Issue Reviews 2005 The Problemist, January 2005
 

 

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The Problemist, January 2005
Written by Michael McDowell   

The January magazines contained the text of two lectures, one by John Rice on the series of tourneys run by the BCPS and financed by the BCF between 1929 and 1980, the other by American composer Bob Lincoln, who presented a personal selection of his favourite problems. A number of recent British awardwinners were highlighted, and informal tourney awards published for Studies 2002-2003 and Fairies 2003. In the Library featured a review by Stephen Emmerson of the classic selfmate collection Fata Morgana.

Vincent L. Eaton & Gerald F. Anderson

1st Prize, BCF Ty. No. 88, 1957-1958

2B3S1/p1PR4/p1k2p2/p2S1PbK/P2P2P1/1P4rp/5Q2/3sr1Bs

Mate in 3

1.Se3 (2.Se7+ Kb6 3.Sc4, Sd5)
1...Rgxe3 2.Qf3+ Rxf3 3.d5; 2…Kb6 3.Qb7
1...Rexe3 2.Qe2 (3.Qxa6) Rxe2 2.d5; 2…Rd3 3.Qe6
1...Bxe3 2.Qf4 (3.Qd6) Bxf4 3.d5; 2…Kb6 3.Qd6
1...Sxe3 2.Qc2+ S any 3.d5
1...Kb6 2.Sc4+ Kc6 3.d5

The 1957-58 tourney for three-movers was one of the strongest of the BCF Tourneys, and first prize went to the famous Anglo-American partnership of Anderson and Eaton. After the flight-giving key, captures of the knight lead to four queen continuations which draw the capturing piece off the line to allow 3.d5.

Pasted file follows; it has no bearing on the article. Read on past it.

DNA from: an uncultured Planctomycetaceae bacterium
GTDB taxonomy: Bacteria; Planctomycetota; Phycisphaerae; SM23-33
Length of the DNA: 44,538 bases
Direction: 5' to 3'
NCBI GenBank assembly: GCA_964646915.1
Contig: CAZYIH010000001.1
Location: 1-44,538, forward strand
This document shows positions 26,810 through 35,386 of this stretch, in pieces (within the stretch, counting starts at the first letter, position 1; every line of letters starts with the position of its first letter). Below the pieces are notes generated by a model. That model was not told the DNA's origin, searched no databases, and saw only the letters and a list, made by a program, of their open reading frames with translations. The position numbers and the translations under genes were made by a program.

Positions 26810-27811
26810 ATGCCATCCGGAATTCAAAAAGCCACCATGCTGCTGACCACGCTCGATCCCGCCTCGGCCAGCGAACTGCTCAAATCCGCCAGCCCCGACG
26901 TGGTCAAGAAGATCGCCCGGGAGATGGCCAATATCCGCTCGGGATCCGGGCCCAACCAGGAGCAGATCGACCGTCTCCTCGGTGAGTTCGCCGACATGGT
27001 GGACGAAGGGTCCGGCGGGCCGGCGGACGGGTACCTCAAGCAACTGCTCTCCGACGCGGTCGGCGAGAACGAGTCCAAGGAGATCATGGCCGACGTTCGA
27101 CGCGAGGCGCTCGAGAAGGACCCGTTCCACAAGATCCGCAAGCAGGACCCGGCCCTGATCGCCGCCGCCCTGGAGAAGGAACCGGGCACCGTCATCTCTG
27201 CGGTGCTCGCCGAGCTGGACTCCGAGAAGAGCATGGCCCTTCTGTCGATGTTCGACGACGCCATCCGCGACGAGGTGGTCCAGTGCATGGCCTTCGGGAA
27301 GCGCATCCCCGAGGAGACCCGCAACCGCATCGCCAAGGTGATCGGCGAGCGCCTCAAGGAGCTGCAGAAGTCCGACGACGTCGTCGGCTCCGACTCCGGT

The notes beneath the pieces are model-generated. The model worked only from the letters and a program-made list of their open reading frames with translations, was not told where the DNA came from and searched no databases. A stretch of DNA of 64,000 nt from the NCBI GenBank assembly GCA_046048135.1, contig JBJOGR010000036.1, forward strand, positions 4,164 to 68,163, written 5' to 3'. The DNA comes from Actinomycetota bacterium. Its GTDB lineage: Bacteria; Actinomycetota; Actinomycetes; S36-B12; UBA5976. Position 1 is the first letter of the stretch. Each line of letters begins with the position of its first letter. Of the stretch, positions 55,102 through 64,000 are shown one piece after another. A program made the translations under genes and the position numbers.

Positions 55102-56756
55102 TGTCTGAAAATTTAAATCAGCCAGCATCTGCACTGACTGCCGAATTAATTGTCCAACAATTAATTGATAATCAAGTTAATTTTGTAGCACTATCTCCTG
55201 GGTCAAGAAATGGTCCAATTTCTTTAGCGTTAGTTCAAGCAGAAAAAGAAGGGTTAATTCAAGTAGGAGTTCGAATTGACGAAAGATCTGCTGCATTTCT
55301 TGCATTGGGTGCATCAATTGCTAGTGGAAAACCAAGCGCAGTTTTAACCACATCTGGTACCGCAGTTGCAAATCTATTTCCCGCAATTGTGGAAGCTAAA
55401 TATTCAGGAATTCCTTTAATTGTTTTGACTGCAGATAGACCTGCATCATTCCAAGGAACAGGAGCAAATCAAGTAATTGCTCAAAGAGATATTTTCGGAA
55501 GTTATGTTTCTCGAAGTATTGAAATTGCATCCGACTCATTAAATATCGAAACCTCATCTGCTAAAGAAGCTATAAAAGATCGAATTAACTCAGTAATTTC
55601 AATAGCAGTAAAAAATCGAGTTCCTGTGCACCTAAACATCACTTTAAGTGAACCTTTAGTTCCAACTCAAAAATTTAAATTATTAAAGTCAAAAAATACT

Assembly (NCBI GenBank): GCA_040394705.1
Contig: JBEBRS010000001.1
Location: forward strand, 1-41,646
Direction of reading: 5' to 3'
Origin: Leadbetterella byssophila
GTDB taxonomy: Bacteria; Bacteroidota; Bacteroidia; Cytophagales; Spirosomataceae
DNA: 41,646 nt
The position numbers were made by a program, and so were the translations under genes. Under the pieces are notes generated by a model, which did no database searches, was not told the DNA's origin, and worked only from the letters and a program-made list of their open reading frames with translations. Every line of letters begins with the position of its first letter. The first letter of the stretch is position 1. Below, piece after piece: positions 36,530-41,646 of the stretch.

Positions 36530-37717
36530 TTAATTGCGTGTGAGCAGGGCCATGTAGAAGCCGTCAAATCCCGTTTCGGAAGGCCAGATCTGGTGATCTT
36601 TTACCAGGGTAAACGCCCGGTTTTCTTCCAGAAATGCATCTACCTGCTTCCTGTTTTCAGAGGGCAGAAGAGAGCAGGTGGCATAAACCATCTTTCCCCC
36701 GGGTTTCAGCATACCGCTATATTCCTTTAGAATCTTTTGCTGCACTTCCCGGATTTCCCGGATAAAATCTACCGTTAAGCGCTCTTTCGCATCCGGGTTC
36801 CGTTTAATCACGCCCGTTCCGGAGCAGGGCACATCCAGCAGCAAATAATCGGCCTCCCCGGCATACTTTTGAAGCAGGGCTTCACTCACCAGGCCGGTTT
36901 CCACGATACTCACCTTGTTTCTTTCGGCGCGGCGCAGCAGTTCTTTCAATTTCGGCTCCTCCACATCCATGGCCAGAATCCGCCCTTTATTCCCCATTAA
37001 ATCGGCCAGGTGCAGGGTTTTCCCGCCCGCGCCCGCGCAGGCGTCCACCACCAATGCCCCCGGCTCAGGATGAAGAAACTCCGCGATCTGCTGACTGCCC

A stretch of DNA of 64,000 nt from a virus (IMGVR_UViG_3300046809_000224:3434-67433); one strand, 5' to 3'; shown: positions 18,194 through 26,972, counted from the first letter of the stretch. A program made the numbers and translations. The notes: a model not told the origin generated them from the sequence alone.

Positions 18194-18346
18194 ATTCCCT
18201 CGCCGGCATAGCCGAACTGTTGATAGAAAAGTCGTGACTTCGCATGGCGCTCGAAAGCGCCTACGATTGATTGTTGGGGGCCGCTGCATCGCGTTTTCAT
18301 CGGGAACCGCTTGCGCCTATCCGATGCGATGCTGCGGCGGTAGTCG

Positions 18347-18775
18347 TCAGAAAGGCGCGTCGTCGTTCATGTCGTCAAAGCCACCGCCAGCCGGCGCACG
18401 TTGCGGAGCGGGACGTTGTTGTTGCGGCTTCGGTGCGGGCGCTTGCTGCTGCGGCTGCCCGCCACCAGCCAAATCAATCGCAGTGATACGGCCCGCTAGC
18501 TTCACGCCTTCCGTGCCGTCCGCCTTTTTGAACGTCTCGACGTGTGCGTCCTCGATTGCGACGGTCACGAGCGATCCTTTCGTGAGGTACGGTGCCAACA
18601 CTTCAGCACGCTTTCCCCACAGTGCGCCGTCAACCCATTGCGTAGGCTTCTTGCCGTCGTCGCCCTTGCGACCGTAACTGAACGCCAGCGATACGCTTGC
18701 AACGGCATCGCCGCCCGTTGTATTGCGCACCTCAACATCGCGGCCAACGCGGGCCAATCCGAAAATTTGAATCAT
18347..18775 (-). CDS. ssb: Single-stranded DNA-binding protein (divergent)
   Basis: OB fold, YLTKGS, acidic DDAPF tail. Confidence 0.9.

C. J. Feather

1st HM., Orbit, 2001

2R5/1pB4r/1p2S1q1/R2S2r1/p1kP1b2/8/4K3/8

Helpmate in 2: 2 solutions

Try 1.Rh3 ?? 2.Rb3 B mates
1.Qb1 Sg7 (Se7?) 2.Qb3 Be5
1.Rg3 Se7 (Sg7?) 2.Rb3 Bd6

A lucid scheme from the leading British composer of helpmates. Something must block b3 before the white battery can open. An attempt with the h-rook fails because White has no waiting move. Queen and g-rook can block, leaving White to close the seventh rank. In each line the mating move reclaims a square unguarded by the shut-off.

Dr. Werner Speckmann

Shakhmaty v SSSR, 1965

3S4/kBP5/2P5/B7/1K6/8/8/8

Mate in 2
(b) Remove wPc6
(c) Further remove wBb7
(d) Further remove wBa5

a) 1.c8S+ Kb8 2.c7
b) 1.c8B Kb8 2.Sc6
c) 1.c8R Ka6 2.Ra8
d) 1.c8Q Kb6 2.Qb7

As a noted composer of miniatures in his own right it is natural that Bob Lincoln should quote from the work of the late expert on the genre. There are a number of miniature two-movers which combine the four promotions, but the unified twinning (which has been called the “striptease” theme...) makes this problem memorable.

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